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By: Gail Obenreder
“I believe in the drama of simple design, eliminating the clutter of everyday life, stripping away the unnecessary to get to the essence.”
Howard J. Eberle is a portrait painter of objects, achieving his distinctive dramatic style through strong composition, simplicity of focus, and a pristine, confident technique born of a lifetime of experience. In high school, he took drafting classes, where he learned perspective. But it was his career in retail that gave him an artist’s eye.
Born in Baltimore, Eberle returned home after his Navy service to a career in retail display, something that “honed my skills in color, lighting, and design.” Working with architects helped him understand the visual impact of negative space, a hallmark of his watercolors. During his 30-year career, Eberle continued to paint, but in 1992 he left retail behind and began to work full-time as a painter.
Early in his studies, he took art classes at the Maryland Institute College of Art, working first in oils. But a 1973 visit to the Brandywine River Museum of Art in Chadds Ford, Pennsylvania, totally changed his direction. Eberle was “deeply moved when I saw the detail that Andrew Wyeth was able to achieve in his watercolor and egg temperas,” and he has been working in transparent dry-brush watercolors ever since.
The artist cites jazz and abstract expressionist painters like Pollock and de Kooning as influences, but “Wyeth’s realism was love at first sight.” And all three Wyeths (N.C., Andrew, and Jamie) continue to inspire him. “Whenever I need stimulation, I head back to the Brandywine Museum and it never fails to rejuvenate.”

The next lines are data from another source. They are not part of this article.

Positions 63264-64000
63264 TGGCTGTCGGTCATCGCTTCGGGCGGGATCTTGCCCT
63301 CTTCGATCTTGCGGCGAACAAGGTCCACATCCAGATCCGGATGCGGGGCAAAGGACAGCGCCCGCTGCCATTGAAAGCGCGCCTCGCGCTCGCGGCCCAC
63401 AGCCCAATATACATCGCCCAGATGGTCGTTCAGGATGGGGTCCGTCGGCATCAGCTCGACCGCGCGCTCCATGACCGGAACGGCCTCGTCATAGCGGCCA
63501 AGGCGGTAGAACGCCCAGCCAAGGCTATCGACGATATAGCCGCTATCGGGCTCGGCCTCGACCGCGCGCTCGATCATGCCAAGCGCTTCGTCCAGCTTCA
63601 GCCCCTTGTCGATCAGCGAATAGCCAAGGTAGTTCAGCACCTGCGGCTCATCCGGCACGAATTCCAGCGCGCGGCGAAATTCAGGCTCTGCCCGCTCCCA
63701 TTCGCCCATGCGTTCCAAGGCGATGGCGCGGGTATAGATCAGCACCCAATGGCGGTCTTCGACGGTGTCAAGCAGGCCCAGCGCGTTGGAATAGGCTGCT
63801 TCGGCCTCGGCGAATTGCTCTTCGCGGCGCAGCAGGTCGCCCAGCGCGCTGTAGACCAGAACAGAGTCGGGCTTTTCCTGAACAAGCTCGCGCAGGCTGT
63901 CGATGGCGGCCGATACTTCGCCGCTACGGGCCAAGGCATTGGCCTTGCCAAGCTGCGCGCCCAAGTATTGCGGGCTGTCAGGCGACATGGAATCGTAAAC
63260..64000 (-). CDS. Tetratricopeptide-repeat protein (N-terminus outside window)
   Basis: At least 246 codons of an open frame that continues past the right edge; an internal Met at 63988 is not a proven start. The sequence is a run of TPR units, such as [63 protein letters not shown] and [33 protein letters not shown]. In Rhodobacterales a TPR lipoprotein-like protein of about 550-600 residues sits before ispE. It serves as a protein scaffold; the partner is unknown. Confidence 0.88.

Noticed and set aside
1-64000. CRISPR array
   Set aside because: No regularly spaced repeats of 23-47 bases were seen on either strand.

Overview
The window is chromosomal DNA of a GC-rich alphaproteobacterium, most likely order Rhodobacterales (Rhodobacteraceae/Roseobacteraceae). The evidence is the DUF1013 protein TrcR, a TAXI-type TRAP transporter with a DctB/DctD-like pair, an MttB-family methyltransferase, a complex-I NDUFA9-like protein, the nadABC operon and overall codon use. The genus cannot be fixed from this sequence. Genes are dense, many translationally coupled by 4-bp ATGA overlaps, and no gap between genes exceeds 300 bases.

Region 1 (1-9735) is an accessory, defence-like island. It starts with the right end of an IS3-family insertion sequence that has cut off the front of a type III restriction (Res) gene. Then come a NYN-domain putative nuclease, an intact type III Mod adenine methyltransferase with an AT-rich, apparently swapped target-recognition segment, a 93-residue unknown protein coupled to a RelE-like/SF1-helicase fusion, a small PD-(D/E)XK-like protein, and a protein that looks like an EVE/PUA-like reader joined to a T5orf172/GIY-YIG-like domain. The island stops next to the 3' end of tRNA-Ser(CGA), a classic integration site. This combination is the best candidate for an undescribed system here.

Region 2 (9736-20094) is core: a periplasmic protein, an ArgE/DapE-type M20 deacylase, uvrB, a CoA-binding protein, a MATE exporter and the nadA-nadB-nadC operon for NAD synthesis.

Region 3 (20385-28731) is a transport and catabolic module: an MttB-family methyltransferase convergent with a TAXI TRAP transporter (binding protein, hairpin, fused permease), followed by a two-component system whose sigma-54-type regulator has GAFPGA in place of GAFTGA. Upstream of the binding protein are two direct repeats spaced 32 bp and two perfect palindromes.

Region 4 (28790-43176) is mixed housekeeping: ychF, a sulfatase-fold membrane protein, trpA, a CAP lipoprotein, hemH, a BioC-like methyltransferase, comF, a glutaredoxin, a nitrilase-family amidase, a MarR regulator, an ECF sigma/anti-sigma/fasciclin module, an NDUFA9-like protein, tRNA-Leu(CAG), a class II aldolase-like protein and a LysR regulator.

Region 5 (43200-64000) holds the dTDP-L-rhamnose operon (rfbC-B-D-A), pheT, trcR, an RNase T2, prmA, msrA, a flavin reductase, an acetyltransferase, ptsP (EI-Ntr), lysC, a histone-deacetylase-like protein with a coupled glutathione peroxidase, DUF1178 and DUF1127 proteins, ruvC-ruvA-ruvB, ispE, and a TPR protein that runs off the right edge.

Eberle works to “visually imply more by showing less.” He challenges himself to “take a simple subject matter and elevate it . . . through composition and elimination of background noise.” But he works in an exceptionally detailed technique, so time is always a challenge, especially under the constraint of an exhibition deadline.
Eberle built a home in Lewes in 2013 and moved to Delaware in 2015, so he finds the subjects of his paintings in the simple things near the water and in rural areas close to home. “I am constantly drawn to the peeled paint of an old barn, the rusty patina of an anchor or a doorknob.” When not painting – or seeking objects to paint – Eberle cooks. Not surprisingly, as an artist he especially relishes the “the final plate presentation.”
An active member of national watercolor societies, Eberle has exhibited throughout the United States and Europe. And it’s not surprising that his mastery has also won him accolades and a following in Japan, Korea, and China. While it’s an honor to win the respect of his art-world peers or kudos from exhibition jurors, “it is equally rewarding to meet and speak with people who feel a connection to one of my paintings.”
As a studio painter, Eberle is often alone, so the COVID pandemic has had little effect on his day-to-day activities. But he has missed connecting to the public and other artists at exhibitions and openings. The Fellowship “means a great deal to me. It’s an honor that gives me positive energy to expand my current practice and open the door to new opportunities.”
Artist website: howardeberle.comFellowship Home
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